US or Japan: Students Explore the Pros and Cons of Health Care Abroad

By Eric Auyeung, ABSN '19

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In Introduction to Nursing, we learned that the American health care system is ranked 37th out of 191 countries in the World Health Organization (WHO). It was disheartening and embarrassing. The ranking is based on five factors: life expectancy, population health inequality, health system responsiveness to patients’ needs, public access to health care, and financial distribution (sharing of financial costs among citizens). The U.S. health care system is the most expensive, while being one of the least effective. In contrast, Japan’s health care system ranks 10th.

Is it any wonder then that Samuel Merritt University (SMU) created an exchange program with Seirei Christopher University in Hamamatsu, Japan starting back in 2014 as a way for students and faculty at both universities to learn about nursing, health care, and each other’s culture? Over the years, students from Samuel Merritt and Seirei Christopher have attended group seminars and travelled internationally as part of 10-day exchanges to observe their foreign counterparts and see different clinical settings with the aim of “improving patient care and quality and encouraging innovation.”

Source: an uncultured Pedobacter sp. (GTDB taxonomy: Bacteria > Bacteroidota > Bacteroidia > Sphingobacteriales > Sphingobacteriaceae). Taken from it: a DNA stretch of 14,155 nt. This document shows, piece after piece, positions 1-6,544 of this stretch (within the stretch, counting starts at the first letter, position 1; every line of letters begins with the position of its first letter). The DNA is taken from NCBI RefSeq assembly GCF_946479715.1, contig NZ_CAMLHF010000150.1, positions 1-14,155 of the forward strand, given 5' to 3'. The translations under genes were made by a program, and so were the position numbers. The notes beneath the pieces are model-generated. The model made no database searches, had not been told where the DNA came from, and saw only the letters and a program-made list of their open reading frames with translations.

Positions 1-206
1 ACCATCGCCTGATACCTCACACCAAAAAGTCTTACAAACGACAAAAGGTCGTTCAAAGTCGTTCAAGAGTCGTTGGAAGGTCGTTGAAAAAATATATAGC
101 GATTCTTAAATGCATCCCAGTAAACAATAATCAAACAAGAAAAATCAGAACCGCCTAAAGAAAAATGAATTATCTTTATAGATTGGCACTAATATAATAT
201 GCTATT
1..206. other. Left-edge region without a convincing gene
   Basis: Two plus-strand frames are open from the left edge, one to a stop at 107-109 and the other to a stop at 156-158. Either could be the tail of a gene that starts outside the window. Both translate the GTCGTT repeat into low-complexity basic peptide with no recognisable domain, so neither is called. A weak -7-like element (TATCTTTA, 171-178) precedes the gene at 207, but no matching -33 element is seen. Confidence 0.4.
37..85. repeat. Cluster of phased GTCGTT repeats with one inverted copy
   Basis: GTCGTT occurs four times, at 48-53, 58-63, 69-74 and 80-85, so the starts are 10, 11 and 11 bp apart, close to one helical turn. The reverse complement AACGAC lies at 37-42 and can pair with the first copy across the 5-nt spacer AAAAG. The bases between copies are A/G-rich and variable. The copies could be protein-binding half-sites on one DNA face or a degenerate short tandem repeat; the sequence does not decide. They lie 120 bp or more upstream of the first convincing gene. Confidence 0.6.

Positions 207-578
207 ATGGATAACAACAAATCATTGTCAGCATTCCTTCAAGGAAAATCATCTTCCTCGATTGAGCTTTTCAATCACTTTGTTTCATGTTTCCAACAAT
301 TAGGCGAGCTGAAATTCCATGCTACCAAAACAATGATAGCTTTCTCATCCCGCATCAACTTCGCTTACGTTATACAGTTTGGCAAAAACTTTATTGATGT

Travel to Japan for 10 days

Last month, from March 14–22, SMU families hosted nine Japanese nursing students and two faculty in their homes. We led them on tours of SMU’s Oakland campus and visited partnering facilities such as a children’s hospice and a nursing home. We also took them sightseeing in San Francisco. In their closing remarks at the end of their trip, the Japanese students and faculty mentioned that they were interested to learn about the role of nurse practitioners in the American system, were surprised that nurses are able to delegate tasks here rather than simply take orders from physicians, and were impressed by the genuine care provided to children in hospice.

For our part of the exchange in early June, I and eight other SMU students from the ABSN and BSN programs and three faculty will travel to Hamamatsu, Japan for 10 days. We’ll stay with host families for a night and at a hotel the remainder of the time. I hope to learn more about nursing and health care in Japan as well as the culture in general. To learn about different international health care systems firsthand is an incredible opportunity, and I hope it will help me explore the different factors in health care that separate Japan from the U.S. in the WHO rankings.



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